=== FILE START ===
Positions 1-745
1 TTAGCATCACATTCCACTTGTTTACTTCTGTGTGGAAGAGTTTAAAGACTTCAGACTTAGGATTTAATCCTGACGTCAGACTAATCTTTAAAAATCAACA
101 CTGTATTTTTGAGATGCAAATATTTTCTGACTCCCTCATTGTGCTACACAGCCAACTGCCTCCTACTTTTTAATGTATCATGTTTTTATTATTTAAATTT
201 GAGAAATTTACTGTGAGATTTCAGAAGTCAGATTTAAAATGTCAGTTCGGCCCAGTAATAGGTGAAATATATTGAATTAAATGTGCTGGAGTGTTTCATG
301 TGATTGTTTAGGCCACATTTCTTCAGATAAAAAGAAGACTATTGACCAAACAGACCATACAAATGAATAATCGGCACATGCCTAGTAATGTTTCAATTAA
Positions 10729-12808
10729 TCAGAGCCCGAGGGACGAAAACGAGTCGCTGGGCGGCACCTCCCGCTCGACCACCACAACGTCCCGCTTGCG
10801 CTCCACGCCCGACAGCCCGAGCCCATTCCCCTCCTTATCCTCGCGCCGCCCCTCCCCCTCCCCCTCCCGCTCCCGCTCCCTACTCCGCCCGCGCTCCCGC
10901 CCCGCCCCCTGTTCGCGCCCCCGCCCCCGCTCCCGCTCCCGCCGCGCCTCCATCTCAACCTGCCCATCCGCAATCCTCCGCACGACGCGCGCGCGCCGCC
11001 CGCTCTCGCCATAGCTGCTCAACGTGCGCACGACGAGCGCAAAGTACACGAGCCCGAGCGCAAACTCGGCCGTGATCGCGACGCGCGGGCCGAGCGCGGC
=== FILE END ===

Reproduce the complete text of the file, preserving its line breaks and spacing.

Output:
Positions 1-745
1 TTAGCATCACATTCCACTTGTTTACTTCTGTGTGGAAGAGTTTAAAGACTTCAGACTTAGGATTTAATCCTGACGTCAGACTAATCTTTAAAAATCAACA
101 CTGTATTTTTGAGATGCAAATATTTTCTGACTCCCTCATTGTGCTACACAGCCAACTGCCTCCTACTTTTTAATGTATCATGTTTTTATTATTTAAATTT
201 GAGAAATTTACTGTGAGATTTCAGAAGTCAGATTTAAAATGTCAGTTCGGCCCAGTAATAGGTGAAATATATTGAATTAAATGTGCTGGAGTGTTTCATG
301 TGATTGTTTAGGCCACATTTCTTCAGATAAAAAGAAGACTATTGACCAAACAGACCATACAAATGAATAATCGGCACATGCCTAGTAATGTTTCAATTAA
Positions 10729-12808
10729 TCAGAGCCCGAGGGACGAAAACGAGTCGCTGGGCGGCACCTCCCGCTCGACCACCACAACGTCCCGCTTGCG
10801 CTCCACGCCCGACAGCCCGAGCCCATTCCCCTCCTTATCCTCGCGCCGCCCCTCCCCCTCCCCCTCCCGCTCCCGCTCCCTACTCCGCCCGCGCTCCCGC
10901 CCCGCCCCCTGTTCGCGCCCCCGCCCCCGCTCCCGCTCCCGCCGCGCCTCCATCTCAACCTGCCCATCCGCAATCCTCCGCACGACGCGCGCGCGCCGCC
11001 CGCTCTCGCCATAGCTGCTCAACGTGCGCACGACGAGCGCAAAGTACACGAGCCCGAGCGCAAACTCGGCCGTGATCGCGACGCGCGGGCCGAGCGCGGC